NASA finds wreckage of Japanese spacecraft on the Moon – 05/25/2023 – Science

NASA finds wreckage of Japanese spacecraft on the Moon – 05/25/2023 – Science


NASA released on Tuesday (23) images that the LRO probe (Lunar Reconnaissance Orbiter, in free translation) made of the place where the Japanese module Hakuto-R crashed into the Moon.

The Japanese spacecraft, manufactured by the company ispace, had been on a mission since December 2022 and should have landed on lunar soil at the end of April.

The operation of delicately placing the Hakuto-R on the Moon, however, did not work out. Seconds before the scheduled time for the procedure, ispace lost contact with the module and admitted that there was probably a problem, so that the soft landing did not happen as planned. One of the hypotheses raised by the company was a fuel problem.

To decipher the mystery, they turned to the LRO probe. Attached to it are cameras that constantly record the lunar surface in images with a resolution considered high for this type of equipment. Due to this quality, NASA’s equipment would be the most suitable in an attempt to verify what happened to Hakuto-R.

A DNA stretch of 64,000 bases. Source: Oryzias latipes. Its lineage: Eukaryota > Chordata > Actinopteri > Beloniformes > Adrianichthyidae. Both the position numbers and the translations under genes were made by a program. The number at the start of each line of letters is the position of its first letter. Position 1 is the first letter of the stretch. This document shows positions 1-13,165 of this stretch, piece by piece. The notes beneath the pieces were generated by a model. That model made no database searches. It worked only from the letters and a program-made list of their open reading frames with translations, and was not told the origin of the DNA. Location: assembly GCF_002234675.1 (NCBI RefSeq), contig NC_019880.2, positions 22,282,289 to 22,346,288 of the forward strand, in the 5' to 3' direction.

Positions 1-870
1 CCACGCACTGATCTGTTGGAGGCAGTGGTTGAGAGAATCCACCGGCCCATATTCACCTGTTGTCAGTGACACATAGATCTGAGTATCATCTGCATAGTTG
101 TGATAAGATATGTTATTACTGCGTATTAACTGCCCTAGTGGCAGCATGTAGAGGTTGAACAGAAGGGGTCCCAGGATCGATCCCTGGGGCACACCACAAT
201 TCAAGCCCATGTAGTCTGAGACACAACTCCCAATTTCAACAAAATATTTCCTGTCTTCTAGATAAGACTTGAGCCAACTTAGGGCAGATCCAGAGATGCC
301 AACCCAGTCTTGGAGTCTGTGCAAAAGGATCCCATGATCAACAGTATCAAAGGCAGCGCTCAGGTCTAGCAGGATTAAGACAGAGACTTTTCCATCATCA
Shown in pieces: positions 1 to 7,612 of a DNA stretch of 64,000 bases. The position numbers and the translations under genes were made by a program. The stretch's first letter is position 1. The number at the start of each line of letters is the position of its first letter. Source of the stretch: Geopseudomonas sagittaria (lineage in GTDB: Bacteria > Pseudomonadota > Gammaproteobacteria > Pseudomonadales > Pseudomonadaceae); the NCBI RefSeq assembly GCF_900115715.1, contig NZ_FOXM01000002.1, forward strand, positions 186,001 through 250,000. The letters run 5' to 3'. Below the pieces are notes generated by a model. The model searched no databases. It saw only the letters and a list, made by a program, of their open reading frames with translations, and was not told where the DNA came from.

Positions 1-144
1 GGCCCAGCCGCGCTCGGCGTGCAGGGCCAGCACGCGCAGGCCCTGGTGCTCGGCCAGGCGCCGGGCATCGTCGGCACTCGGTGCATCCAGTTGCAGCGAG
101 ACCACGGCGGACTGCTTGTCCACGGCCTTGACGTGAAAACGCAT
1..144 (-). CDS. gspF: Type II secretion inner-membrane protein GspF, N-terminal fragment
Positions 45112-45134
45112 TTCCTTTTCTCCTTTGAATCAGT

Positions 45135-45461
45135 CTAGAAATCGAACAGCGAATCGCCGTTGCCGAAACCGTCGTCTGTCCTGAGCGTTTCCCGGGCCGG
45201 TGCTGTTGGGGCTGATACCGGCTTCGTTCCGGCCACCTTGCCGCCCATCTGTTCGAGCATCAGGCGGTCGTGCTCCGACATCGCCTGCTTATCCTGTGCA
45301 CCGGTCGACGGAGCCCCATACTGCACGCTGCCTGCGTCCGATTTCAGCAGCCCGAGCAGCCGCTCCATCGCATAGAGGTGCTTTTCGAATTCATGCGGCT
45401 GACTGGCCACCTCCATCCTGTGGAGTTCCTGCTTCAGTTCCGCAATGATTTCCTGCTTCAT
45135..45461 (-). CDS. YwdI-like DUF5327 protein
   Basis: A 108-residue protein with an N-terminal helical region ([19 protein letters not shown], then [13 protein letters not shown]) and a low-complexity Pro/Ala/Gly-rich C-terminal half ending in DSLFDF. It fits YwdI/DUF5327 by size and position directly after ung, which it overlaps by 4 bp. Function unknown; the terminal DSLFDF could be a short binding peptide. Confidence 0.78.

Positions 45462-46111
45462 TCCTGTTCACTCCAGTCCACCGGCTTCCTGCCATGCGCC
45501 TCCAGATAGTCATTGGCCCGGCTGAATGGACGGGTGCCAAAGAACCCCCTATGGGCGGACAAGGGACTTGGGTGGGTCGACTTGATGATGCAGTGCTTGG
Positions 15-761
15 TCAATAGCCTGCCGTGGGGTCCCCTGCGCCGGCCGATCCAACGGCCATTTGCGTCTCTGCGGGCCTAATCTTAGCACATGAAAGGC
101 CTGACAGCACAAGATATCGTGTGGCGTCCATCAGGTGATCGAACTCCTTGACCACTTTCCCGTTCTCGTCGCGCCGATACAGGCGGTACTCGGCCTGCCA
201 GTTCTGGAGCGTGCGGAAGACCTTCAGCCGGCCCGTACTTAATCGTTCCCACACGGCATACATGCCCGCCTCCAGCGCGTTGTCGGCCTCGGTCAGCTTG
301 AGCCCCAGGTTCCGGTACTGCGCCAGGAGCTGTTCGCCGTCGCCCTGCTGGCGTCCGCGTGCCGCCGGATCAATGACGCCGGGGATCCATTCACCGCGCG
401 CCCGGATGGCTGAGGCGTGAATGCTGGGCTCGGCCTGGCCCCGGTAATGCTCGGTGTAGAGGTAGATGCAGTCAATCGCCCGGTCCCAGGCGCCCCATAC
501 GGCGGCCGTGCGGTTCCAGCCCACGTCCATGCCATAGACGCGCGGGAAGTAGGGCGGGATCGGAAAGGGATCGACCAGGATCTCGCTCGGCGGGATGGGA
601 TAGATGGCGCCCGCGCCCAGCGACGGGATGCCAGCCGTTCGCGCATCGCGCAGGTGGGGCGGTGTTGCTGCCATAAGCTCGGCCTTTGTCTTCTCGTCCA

NASA claims that new spots on the Moon have been verified by the images. They differ from what was already visible in photos taken before the impact and, therefore, could be craters caused by the collision of the spacecraft with the Moon or even parts of the Japanese module.

According to experts, the shock must indeed have left traces on the lunar surface – and that is what appears to have happened, as can be seen from the LRO photos. The images used by NASA were taken on April 26, the day after the fateful impact of the Japanese module against the Moon, exactly where the ispace spacecraft would land.

NASA experts analyzed ten images and verified a different surface in the lunar region where the landing would have taken place. In addition, in one of these photographs “at least four prominent pieces of debris and several small alterations” can be seen, NASA said in a note.

For the future, NASA hopes to record more of the region. “The site will be analyzed further in the coming months as the LRO will have the opportunity to make additional observations under various lighting conditions and viewing angles,” the space agency added.



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